A-Sheikh Sa'd is a Palestinian village located on the southeastern outskirts of Jerusalem. The village was established ca. 1800 and is bordered by a-Sawahrah a-Sharqiyah to the east, Jabal al-Mukaber to the north, a-Sawahrah al-Gharbiyah to the west, and Sur Baher to the south.1 Since 1967, the village has been ruled by Israeli occupation forces. From Jerusalem, the village is only accessible from the west via Jabal al-Mukaber and only on foot. The village is also accessible through al-Eizariyah and Abu Dis. A-Sheikh Sa’d’s population is estimated at 3,200.2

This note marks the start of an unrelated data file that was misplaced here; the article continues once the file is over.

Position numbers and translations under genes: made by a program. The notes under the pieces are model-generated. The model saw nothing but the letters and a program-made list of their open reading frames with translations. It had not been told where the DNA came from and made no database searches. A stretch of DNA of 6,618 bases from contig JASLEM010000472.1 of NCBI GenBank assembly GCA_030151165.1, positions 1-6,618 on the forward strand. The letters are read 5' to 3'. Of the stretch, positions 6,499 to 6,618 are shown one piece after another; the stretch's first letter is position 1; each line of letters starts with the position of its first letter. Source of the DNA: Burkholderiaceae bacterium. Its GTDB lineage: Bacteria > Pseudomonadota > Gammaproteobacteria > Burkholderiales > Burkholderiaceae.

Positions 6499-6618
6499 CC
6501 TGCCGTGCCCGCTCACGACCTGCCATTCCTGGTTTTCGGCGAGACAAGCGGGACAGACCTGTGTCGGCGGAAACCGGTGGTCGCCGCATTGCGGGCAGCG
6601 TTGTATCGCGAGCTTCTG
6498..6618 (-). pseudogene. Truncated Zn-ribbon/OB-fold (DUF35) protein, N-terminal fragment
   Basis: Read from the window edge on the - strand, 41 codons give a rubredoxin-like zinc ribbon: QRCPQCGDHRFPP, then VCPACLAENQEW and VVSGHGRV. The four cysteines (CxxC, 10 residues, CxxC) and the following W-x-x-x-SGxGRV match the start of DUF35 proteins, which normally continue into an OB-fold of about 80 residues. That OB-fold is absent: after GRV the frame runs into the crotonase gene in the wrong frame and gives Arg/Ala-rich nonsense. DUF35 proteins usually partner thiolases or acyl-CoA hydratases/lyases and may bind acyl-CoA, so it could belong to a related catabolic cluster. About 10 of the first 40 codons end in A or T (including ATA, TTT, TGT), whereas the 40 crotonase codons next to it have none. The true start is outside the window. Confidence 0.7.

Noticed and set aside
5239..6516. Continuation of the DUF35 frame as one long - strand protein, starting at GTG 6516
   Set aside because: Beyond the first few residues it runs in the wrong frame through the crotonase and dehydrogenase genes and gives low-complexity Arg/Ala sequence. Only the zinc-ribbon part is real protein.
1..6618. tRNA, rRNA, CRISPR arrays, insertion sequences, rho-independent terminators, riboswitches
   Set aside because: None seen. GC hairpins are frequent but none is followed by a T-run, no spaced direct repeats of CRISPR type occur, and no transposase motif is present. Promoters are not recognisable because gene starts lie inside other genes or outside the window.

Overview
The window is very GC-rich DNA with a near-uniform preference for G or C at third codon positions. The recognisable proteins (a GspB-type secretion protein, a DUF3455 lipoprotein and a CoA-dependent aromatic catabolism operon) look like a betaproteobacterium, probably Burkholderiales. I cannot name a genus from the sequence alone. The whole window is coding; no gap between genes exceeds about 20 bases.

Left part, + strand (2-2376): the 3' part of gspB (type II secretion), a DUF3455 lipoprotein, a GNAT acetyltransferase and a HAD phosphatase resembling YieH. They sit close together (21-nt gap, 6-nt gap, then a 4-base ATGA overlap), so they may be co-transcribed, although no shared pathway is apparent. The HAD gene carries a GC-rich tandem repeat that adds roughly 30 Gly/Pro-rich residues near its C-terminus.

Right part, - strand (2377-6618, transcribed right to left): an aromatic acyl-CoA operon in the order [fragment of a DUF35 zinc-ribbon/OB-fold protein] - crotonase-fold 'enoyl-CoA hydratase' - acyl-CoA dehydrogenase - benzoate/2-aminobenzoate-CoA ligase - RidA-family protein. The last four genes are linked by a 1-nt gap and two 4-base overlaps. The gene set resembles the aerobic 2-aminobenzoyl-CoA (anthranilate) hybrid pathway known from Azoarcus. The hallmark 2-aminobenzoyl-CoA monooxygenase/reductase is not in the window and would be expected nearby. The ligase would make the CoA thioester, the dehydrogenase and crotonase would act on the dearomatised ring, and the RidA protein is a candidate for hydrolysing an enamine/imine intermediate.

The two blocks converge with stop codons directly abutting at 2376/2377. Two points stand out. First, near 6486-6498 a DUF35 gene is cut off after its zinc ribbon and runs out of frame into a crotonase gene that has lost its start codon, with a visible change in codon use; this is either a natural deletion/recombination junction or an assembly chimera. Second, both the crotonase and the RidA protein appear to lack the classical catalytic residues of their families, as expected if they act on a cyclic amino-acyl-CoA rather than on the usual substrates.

According to the village council, a-Sheikh Sa’d is named after Sa’d a-Din al-Andalusi who arrived in Jerusalem with Salah Edin and served as the al-Aqsa Mosque imam. He was buried in the village where a shrine was built for him.3 a-Sheikh Sa'd’s residents are part of the extended a-Sawahrah tribes who reside in nearby Jabal al-Mukaber and a-Sawahrah a-Sharqiyah. Prior to the Israeli occupation in 1967, all three areas formed one extended community characterised by close kinship ties. Following the occupation, Israel began what would prove to be an ongoing process of fragmentation of the community when it illegally annexed Jabal al-Mukaber to the Jerusalem occupation municipality area while most of a-Sheikh Sa’d and a-Sawahrah a-Sharqiyah were considered part of the West Bank. Despite the coerced and illegal bureaucratic classification, the community remained united and continued to live virtually as one big family. However, this communal dynamic was lost after the construction of the Annexation Wall in 2002 4 and the erection of an Israeli military checkpoint at the entrance to a-Sheikh Sa’ad when the bureaucratic isolation became physical as well.